ARPA SLFRF Compliance and reporting: Five facts you should know
With the distribution of the American Rescue Plan (ARPA) State and Local Fiscal Recovery Funds (SLFRF), the Treasury released the Compliance and Reporting Guidance. The Guidance provides additional detail and clarification around the reporting, subrecipient monitoring and single audit requirements for SLFRF program funds as well as best practices in fulfilling those responsibilities.
Here are five facts you should know about the Guidance.
1. Report types and filing deadlines vary based on the type of government entity.
SLFRF fund recipients are categorized into five groups. How the funds can be used is consistent across the groups, however reporting requirement vary by the type and amount of funds received.
- Interim Report: Provides initial overview of status and uses of funding. This is a one-time report.
- Project and Expenditure Report: Report on projects funded, expenditures, and contracts and subawards more than $50,000, and other information.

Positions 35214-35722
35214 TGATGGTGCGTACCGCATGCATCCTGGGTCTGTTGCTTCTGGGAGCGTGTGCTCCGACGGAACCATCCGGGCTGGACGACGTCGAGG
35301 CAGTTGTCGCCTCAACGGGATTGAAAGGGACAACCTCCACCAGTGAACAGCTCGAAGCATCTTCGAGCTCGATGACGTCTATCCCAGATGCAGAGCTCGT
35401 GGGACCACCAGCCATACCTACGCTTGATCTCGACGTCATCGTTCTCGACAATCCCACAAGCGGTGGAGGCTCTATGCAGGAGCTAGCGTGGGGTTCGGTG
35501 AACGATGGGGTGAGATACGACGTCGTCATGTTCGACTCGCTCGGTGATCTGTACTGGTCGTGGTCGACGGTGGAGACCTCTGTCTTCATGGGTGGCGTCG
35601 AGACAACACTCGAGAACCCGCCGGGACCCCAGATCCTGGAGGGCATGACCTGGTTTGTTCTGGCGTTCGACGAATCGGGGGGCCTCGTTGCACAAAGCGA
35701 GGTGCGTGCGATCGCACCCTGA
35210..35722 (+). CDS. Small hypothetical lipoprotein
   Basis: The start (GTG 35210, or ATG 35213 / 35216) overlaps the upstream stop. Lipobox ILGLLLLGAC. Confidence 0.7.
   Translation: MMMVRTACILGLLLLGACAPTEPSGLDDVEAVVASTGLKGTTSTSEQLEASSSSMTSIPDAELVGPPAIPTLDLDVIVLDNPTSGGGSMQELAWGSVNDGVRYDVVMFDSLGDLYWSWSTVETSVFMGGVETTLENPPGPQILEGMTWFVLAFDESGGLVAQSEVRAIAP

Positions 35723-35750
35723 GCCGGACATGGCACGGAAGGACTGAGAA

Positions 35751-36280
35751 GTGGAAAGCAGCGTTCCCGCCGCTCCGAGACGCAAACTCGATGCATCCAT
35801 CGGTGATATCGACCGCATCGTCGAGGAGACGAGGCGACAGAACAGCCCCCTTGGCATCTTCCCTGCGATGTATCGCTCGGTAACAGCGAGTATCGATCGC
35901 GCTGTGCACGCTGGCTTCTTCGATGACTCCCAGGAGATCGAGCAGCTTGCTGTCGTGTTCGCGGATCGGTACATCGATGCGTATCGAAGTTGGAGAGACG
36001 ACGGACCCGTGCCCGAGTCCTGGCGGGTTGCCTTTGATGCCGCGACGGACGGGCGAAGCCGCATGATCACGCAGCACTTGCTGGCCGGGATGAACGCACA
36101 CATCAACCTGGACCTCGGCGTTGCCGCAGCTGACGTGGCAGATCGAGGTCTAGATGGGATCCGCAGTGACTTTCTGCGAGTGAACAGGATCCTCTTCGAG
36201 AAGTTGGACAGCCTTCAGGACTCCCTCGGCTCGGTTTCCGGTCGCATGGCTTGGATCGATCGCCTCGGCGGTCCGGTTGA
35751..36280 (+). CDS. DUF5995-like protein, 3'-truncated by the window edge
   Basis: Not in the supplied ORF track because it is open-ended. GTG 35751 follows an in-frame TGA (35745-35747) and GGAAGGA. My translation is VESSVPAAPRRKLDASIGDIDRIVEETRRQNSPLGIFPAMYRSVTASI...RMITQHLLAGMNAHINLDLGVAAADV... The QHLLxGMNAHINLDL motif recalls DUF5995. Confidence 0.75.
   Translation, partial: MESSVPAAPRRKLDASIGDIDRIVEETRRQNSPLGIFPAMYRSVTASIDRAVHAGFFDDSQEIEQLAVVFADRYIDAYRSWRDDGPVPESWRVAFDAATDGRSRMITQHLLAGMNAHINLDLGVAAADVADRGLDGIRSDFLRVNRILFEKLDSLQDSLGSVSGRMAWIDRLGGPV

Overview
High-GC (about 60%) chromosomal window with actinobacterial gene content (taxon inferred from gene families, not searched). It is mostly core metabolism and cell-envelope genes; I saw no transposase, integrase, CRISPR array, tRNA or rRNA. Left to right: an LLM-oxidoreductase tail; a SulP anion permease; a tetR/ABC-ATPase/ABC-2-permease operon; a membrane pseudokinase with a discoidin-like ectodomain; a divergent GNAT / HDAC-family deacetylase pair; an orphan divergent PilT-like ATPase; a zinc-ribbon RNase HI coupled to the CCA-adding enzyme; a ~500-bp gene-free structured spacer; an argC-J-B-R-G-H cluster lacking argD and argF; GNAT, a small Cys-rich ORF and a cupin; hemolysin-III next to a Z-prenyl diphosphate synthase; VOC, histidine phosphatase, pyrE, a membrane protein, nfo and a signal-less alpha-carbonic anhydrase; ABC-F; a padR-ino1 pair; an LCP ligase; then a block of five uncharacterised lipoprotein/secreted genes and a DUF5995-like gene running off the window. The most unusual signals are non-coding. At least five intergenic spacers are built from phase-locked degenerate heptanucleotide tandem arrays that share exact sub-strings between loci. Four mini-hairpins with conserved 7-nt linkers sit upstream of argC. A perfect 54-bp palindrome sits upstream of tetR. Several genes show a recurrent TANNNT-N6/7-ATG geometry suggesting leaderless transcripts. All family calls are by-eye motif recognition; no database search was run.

- Recovery Plan Performance Report: Information on the projects that large recipients are undertaking with program funding and how they plan to ensure program outcomes are achieved in an effective, efficient, and equitable manner.
Reporting requirements by recipient type.
See the ARPA FAQs for more details about eligible projects and when funds need to be spent by to comply with the SLFRF guidelines.
Non-entitlement Units (NEUs) - Requesting funds
NEUs must request their SLFRF funds from their respective states. Each state has its own process and requirements, however basic information that every NEU should expect to provide when requesting funding is consistent.